In late August, the fourth wall propping up the Real Rob Report collapsed: after a side-effect from a medication hospitalized Robinson, he too was cut from the Seahawks. A bedridden fullback is taking up too much space under the salary cap, even if that fullback creates an addicting series of jolly, goofy, awesome videos.

The Seahawks would re-sign Robinson in October and, although the training camp video is his last contribution to YouTube, he has played in all the team’s games in the lead-up to the Super Bowl. After Seattle beat the 49ers, with the cameras turned around on him, Robinson dropped the amused teasing in favor of tears of genuine emotion.

The Fresh Files with MrDbfresh89

The undrafted wide receiver Doug Baldwin is, more so than any other wide receiver across the league, a prototypical sidekick for Russell Wilson: relentlessly Type-A, under six feet tall, and a producer of smart, error-free football in lieu of fantasy-friendly stats. The Fresh Files -- so far only produced during the 2013 offseason -- have a fraction of the running time and view count of the Real Rob Report, just as any spin-off series would.

Baldwin doesn’t contribute to YouTube with the second-career aspirations of Robinson, and usually just answers questions from fans while sitting at his home computer, or, say, showing a highlight reel of his one-on-one play against his kid brother in their driveway in Pensacola, Florida. Baldwin spent the offseason working out and practicing between Seattle and Pensacola, at his alma mater in Palo Alto, and Los Angeles, where many of the “skill position” Seahawks held a self-organized practice at a high school (an event that is also covered by Robinson).

Even on a high school field in April, Baldwin carries an intensity with him -- not a bloodlust, wanna-hit-somebody intensity, something more like extreme anal-retentive perfectionism -- but this is what it takes to successfully tightrope in the white line on third-and-long. Appreciate the craftsman for the unseen hours of toil behind his finished product.

Moffitt Media (forthcoming)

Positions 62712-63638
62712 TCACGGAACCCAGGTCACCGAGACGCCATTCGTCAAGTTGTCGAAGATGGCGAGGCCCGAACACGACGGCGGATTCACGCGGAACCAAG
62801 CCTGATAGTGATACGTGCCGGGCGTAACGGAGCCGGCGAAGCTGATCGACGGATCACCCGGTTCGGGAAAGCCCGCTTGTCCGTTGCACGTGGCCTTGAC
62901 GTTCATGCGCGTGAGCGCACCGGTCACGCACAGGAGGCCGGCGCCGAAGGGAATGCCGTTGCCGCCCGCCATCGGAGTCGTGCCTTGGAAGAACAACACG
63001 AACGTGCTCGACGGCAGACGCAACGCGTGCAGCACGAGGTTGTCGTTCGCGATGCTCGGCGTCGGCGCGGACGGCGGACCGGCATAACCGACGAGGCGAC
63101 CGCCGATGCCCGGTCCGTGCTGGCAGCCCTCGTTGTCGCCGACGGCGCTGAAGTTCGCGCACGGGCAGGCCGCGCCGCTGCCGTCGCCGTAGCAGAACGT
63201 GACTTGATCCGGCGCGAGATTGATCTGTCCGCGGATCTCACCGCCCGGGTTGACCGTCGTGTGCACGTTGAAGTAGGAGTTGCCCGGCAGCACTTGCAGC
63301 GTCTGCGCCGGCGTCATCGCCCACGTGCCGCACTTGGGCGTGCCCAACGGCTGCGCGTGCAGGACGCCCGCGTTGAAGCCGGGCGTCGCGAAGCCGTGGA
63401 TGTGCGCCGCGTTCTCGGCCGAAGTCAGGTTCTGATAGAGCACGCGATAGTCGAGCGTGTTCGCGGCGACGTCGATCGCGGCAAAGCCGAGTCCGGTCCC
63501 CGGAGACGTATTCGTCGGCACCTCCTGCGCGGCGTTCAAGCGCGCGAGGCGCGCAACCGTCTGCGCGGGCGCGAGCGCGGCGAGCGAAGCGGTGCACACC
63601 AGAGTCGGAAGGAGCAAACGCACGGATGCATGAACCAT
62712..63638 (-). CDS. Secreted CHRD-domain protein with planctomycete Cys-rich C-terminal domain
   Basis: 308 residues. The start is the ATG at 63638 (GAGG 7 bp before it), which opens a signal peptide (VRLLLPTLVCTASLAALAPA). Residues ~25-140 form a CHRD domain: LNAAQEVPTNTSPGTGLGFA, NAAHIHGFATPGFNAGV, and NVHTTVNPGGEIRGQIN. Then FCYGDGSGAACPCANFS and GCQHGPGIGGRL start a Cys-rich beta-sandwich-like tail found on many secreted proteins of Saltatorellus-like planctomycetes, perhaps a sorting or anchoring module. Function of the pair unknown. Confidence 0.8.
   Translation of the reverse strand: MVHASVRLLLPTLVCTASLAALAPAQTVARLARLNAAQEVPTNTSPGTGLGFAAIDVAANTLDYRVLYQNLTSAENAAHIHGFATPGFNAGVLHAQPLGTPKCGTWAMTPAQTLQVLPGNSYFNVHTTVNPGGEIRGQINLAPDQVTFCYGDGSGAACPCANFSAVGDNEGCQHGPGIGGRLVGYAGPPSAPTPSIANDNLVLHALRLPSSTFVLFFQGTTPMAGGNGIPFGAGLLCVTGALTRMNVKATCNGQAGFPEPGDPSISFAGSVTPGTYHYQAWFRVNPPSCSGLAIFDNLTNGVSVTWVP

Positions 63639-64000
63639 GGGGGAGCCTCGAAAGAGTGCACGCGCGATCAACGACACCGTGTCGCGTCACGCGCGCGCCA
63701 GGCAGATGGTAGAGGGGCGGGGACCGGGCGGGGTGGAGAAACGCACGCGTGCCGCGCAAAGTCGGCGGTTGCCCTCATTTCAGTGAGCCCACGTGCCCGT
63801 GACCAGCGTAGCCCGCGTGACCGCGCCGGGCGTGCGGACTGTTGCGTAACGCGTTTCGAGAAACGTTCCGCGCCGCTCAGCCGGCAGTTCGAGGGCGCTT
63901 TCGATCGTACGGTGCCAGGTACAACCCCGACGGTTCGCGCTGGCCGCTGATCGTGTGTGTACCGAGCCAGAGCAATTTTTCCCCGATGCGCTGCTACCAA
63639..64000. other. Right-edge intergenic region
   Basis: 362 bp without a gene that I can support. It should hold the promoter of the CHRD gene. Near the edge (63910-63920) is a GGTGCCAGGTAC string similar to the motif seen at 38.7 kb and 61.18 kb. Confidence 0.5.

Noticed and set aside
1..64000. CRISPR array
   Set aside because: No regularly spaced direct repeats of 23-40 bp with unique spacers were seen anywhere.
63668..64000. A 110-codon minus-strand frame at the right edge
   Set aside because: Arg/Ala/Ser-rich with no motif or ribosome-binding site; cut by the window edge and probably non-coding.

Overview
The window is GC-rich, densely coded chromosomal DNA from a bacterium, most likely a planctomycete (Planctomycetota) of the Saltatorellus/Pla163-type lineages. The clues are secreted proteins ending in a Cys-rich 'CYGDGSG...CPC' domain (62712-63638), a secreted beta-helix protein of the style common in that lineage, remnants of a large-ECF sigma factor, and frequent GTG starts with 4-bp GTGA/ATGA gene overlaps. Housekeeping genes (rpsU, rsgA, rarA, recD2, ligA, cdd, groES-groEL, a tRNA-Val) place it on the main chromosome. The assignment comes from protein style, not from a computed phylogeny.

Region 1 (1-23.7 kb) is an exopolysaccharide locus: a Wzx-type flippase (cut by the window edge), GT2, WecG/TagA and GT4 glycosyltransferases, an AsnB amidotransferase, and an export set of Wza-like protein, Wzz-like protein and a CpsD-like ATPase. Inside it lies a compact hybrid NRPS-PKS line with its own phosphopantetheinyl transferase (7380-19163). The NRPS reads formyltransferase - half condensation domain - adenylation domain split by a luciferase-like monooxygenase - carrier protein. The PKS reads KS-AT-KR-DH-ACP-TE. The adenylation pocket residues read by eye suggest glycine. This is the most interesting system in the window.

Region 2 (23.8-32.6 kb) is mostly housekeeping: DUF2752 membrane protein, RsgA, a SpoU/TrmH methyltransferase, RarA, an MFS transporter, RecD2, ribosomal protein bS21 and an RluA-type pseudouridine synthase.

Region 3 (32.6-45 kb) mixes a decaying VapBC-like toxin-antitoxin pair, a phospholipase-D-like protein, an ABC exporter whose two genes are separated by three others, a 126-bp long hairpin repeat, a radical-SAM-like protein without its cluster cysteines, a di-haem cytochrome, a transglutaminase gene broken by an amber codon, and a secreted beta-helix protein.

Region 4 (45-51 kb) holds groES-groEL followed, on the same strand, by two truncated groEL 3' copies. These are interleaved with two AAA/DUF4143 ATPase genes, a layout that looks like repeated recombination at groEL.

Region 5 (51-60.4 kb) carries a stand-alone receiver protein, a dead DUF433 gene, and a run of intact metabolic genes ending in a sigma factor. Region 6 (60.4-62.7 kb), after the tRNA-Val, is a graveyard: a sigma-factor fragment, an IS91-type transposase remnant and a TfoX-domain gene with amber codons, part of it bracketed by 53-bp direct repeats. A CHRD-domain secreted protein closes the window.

One of the breakout stars of the Real Rob Report was offensive lineman John Moffitt. The Real Rob Report captures Moffitt’s entire two-year arc through the Seattle locker room, from shy, wide-eyed rookie to extroverted entertainer (i.e. attacking a surprised Lynch using “crab kung fu”).  

Traded to the Denver Broncos at the beginning of this season, Moffitt’s surprise retirement during Denver’s bye week was less of a surprise to Rob Report viewers, who were already familiar with his gentle anti-establishment bent:

John Moffitt: Have you noticed how the sports media, like, they, they’re so far off from regular media and journalism as far as: they don’t even bother to ask, like, legitimate questions?

Michael Robinson: Yeah.

JM: Like they just ask open -- I literally had a guy ask me last week, he goes -- and like this, like a serious, like a Phil Donahue style, like: “What about number three?” [pause] That was the question!

MR: That’s a question?

JM: And I was like, “The... the number three? As in one, two, three? Or, our number three?” It was like the most open-ended -- and then they expect you to do all the work. Whereas like real journalists are getting to the core, you know what I mean? Like they would ask you, like, “Yeah, well, what do you think about Russell Wilson’s progression from North Carolina to Wisconsin and then to here; and how do you think along the way he’s built the necessary tools to have the success that he has had now?” That’s a question.

In the early part of the season, Robinson blessed Moffitt with a camera and Moffitt filmed a Real Rob Report episode from inside the Broncos locker room, providing access to a bizarro alternate dimension. The droll humor is still there -- Steve Vallos, collectively describing defensive linemen: “Can’t fake stupid. Can’t fake stupid.” -- but ultimately it doesn’t feel like home: most of the Broncos are confused by the presence of the camera where all the Seahawks are well familiar, and the Denver locker room doesn’t have Seattle’s background ambience of boombox and loud conversation.

These environmental variables maybe or maybe not had an influence on Moffitt’s decision to retire. With the rest of his life ahead of him, Moffitt has dropped hints about a podcast featuring him yakkin’ with his old Seahawks teammates. Stay tuned. If he's anything like his ex-teammates, it will be fascinating.